To support teams and organizations navigating remote collaboration, we’re temporarily opening up free access to everything on our Enterprise Design Thinking site. Use this site as a resource for learning about design thinking. It includes courses and a bunch of toolkit resources that you can use to apply design thinking principles.
This is the second in a series of Design Thinking blogs authored by the IBM design team, adapted from other formats.
An environment that truly fosters innovation takes time and effort to build. Translating a pre-virus, in-person culture into a fully remote one is not just a copy-paste exercise with a few additional conference calls and screen-sharing moments. It requires thoughtful consideration of what it really means for everyone to be in different locations, still collaborate effectively, and create business and user outcomes.
So, the question is, how do you establish and maintain a remote culture that leads to creativity and innovation?
With the large, often geographically-dispersed teams we have at IBM, we have had ample opportunity to iterate and learn over the years on what works well and what doesn’t — and you can take advantage of our lessons learned.
1. It starts with your principles.
IBM has infused its culture with 3 principles from Enterprise Design Thinking: a focus on user outcomes, restless reinvention, and diverse, empowered teams.
2. Your principles should ground your day-to-day work — especially when facing high levels of stress and uncertainty.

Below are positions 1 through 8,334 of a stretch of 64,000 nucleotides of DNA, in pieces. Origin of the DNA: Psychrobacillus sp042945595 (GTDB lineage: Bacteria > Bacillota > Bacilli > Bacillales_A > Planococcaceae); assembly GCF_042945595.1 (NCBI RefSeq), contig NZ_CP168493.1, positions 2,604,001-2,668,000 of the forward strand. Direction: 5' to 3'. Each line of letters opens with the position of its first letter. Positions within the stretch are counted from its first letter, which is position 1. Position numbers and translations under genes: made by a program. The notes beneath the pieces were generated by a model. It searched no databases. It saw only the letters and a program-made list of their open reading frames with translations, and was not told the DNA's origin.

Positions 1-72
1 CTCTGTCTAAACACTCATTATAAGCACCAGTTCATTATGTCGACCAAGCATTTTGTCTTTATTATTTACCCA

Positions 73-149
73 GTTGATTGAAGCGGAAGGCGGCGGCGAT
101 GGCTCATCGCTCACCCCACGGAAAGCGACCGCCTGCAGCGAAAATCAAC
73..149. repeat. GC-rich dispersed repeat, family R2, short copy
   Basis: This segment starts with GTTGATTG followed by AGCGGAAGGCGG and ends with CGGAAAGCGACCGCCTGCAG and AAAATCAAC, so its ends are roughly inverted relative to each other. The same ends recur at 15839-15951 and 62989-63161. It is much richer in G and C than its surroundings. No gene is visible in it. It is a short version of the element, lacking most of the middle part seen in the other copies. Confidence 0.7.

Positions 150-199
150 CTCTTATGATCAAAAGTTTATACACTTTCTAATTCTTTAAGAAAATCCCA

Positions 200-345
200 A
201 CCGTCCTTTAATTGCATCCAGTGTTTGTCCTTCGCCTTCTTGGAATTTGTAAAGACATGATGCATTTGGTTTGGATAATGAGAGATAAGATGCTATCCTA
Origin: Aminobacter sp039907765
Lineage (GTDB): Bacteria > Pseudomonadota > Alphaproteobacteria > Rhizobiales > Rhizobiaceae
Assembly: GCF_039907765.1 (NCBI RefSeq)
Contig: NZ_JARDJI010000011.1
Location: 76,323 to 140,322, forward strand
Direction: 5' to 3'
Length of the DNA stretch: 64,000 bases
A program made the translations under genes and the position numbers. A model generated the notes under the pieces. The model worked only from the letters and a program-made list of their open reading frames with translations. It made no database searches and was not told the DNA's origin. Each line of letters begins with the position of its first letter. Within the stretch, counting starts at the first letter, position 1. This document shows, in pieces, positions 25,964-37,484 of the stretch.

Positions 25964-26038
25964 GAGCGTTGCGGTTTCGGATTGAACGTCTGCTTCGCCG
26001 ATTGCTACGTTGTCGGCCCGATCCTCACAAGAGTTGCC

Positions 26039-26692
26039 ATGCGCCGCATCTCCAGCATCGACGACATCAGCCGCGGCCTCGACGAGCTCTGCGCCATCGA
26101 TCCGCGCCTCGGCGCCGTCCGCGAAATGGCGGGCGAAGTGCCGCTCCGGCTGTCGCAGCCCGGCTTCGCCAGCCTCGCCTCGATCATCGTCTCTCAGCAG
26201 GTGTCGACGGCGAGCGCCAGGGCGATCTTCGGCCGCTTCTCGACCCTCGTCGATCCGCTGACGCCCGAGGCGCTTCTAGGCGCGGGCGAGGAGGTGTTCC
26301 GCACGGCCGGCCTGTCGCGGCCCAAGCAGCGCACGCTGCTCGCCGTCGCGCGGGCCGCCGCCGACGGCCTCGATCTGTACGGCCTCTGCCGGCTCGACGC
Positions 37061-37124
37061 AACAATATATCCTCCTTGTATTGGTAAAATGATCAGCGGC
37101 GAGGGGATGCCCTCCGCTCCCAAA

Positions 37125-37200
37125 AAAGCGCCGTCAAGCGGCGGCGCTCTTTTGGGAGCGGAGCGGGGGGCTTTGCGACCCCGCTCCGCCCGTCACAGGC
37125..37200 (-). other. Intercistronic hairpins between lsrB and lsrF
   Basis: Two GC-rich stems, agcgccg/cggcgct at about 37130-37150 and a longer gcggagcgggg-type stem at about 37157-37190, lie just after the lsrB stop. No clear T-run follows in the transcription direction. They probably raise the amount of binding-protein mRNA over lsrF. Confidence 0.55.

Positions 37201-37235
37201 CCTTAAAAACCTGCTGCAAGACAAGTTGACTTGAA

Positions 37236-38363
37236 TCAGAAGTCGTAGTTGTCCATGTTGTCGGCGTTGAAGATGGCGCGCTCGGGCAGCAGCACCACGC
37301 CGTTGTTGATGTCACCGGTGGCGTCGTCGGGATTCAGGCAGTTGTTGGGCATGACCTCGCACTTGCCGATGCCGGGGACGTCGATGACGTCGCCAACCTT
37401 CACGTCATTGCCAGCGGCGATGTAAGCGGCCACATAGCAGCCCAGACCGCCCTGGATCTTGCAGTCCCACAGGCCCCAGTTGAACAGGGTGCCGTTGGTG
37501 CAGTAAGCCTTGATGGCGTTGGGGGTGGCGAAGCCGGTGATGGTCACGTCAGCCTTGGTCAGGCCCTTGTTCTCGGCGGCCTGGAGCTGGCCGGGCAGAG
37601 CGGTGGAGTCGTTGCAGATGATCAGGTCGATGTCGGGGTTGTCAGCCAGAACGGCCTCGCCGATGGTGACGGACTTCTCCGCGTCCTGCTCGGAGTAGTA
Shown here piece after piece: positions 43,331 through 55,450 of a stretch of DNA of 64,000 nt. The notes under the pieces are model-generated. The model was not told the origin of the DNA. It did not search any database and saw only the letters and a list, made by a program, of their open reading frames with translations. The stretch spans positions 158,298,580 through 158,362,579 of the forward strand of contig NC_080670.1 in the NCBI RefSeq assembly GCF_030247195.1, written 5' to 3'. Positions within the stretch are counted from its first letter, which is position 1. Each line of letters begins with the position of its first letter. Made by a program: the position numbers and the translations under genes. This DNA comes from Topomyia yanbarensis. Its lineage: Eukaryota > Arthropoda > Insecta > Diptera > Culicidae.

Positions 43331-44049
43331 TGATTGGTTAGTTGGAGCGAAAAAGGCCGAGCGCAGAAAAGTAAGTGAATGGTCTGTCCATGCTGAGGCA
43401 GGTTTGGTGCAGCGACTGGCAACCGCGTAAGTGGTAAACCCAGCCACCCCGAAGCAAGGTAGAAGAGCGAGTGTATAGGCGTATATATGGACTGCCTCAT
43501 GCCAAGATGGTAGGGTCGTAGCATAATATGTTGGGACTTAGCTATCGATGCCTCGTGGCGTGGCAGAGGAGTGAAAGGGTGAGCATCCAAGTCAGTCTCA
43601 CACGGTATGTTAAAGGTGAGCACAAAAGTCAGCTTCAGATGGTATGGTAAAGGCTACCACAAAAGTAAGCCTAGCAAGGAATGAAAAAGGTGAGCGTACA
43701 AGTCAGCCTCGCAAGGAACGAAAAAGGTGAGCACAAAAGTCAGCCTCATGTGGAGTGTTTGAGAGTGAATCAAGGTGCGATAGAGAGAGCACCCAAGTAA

An already rapidly changing, dynamic environment has suddenly reached a whole new level. Restless reinvention, therefore, has become even more important to de-risk innovation by delivering incrementally and minimizing time-to-value. In the midst of uncertainty, we need a model for action — we’re constantly observing, reflecting and making. We call this the Loop, which drives us to understand the present and envision the future. It enables us to build on our successes and learn from our failures along the way. When taken to heart, it keeps us moving forward despite the uncertainty the future may hold.
Every day, we make decisions about how we approach our team’s way of working and about the actual work that is done. The important piece is to be intentional about balancing a bias towards action with thoughtfully considering what’s tried.
Take meetings as an example: Do we start the meeting by connecting as human beings or do we launch into the agenda? Or look at how we are approaching challenges: Do we critically examine the problem we’re solving and dig for the real user needs, or do we forge ahead with assumptions and perhaps deliver the wrong thing?
We all have the power to choose through our decisions and actions what principles we want to exemplify. And that — more than any other tool or technique — is what will enable us to achieve outcomes and solve problems that matter for our businesses and the world.
This summary of maintaining a human-centered focus is only the beginning; to read the full article, visit this link.